Speed Limits for Vans

 

In the UK, most vans have a lower speed limit than cars. Why? It’s most likely for two reasons. First, vans almost always have higher emissions than cars. Limiting vans’ speeds could be a move to reduce emissions on the whole.

Secondly, and the main reason why there are different speed limits for vans, is that vans are bigger and more powerful than most other vehicles on the road. If a van’s involved in a high speed crash, it’s going to cause a lot of damage. Limiting vans’ speeds makes the roads a little safer for everyone.

Speed limits are there for a reason. Break the limit, and you could face a fine of up to £2,500. You could also get points on your licence. And if your speeding is excessive, you could go to court, or even get banned from driving. If you drive for a living, this will really cause you problems. So don’t risk it! Learn the UK speed limits for vans, and respect them at all times.

What is the National Speed Limit in the UK?

The national speed limit in the UK all depends on what type of vehicle you drive.

For cars, motorcycles, dual-purpose vehicles and “car-derived” vans – the UK national speed limit is:

  • Built up area – 30 mph (or 48 km/h)
  • Single carriageway – 60 mph (or 96 km/h)
  • Dual carriageway – 70 mph (or 112 km/h)
  • Motorway – 70 mph (or 112 km/h)

For this class of vehicle, the national speed limit is different if you’re towing a caravan or a trailer:

  • Built up area – 30 mph (or 48 km/h)
  • Single carriageway – 50 mph (or 80 km/h)
  • Dual carriageway – 60 mph (or 96 km/h)
  • Motorway – 60 mph (or 96 km/h)

Is There a Different National Speed Limit for Vans?

There is a different national speed limit for vans, and the law differs depending on what type of van you drive.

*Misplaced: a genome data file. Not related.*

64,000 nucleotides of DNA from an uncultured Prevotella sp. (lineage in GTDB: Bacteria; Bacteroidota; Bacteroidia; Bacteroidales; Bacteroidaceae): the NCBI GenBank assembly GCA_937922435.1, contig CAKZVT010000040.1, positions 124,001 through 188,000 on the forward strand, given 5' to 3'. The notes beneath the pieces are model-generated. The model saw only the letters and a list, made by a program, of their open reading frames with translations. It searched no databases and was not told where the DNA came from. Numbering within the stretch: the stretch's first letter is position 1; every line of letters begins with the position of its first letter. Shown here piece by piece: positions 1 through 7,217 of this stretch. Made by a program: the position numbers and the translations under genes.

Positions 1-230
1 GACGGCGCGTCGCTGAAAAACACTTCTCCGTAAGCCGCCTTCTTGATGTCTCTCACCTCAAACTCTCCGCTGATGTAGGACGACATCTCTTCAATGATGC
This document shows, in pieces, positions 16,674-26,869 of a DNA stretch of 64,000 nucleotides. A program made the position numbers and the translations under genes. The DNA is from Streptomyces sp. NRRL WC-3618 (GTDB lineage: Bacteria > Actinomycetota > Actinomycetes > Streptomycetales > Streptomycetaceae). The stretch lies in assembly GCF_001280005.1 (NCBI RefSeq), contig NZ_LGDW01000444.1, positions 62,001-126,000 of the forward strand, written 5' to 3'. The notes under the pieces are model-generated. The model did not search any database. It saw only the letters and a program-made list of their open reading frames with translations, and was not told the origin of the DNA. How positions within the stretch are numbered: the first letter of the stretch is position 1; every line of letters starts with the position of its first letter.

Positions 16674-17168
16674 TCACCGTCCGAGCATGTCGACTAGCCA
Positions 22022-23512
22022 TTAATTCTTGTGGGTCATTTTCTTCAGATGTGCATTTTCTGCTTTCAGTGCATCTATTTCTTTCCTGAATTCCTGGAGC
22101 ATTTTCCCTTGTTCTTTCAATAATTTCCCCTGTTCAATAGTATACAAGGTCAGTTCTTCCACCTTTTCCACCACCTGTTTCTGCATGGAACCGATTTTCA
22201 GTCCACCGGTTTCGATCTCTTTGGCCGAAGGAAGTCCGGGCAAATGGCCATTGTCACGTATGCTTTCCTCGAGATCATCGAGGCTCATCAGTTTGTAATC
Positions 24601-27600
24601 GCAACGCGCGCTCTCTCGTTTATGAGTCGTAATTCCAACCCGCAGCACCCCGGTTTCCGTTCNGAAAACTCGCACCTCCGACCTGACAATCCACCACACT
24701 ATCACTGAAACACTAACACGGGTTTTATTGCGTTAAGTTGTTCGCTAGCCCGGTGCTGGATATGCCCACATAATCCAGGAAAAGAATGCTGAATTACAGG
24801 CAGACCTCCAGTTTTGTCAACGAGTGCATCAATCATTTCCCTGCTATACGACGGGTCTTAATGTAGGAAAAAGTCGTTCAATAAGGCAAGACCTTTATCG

The government classes most vans as “goods vehicles”, and they place each good vehicle in a class based on its weight. You must follow the speed limit for all goods vehicles that are in the same weight class as your van.

As we saw above, small vans – that is, panel vans, pick-up trucks, and cars that have been modified to carry goods – fall in the same class as other cars on the road. You can read more about the government’s definition of dual-purpose vehicles and “car-derived” vans here.

If your van has a maximum laden weight of up to 7.5 tonnes the following speed limits apply:

  • Built up area – 30 mph (or 48 km/h)
  • Single carriageway – 50 mph (or 80 km/h)
  • Dual carriageway – 60 mph (or 96 km/h)
  • Motorway – 70 mph (or 112 km/h) – but if your vehicle’s articulated or pulling a trailer, it’s limited to 60 mph (or 96 km/h)

If your van has a maximum laden weight that’s more than 7.5 tonnes, in England and Wales the national speed limits are:

  • Built up area – 30 mph (or 48 km/h)
  • Single carriageway – 50 mph (or 80 km/h)
  • Dual carriageway – 60 mph (or 96 km/h)
  • Motorway – 60 mph (or 96 km/h)

In Scotland, the national speed limits for vans is largely the same as it is in England and Wales. Just note the difference for driving on dual carriageways:

  • Built up area – 30 mph (or 48 km/h)
  • Single carriageway – 50 mph (or 80 km/h)
  • Dual carriageway – 50 mph (or 80 km/h)
  • Motorway – 60 mph (or 96 km/h)

There are further rules for buses, coaches, minibuses, motorhomes and motorcaravans. You can read the full guide to the national speed limit for vans and other larger vehicles on the government’s website.

Don’t Get Caught Speeding!

Make sure you are aware of the above speed limits and which apply to your vehicle. If you get caught speeding, you’ll face some severe penalties.

One last thing – remember that it’s also illegal to drive without insurance. Make sure you get the right cover for your van driving needs. We specialise in giving van drivers like you comprehensive cover at a price you can afford. Get in touch for more information.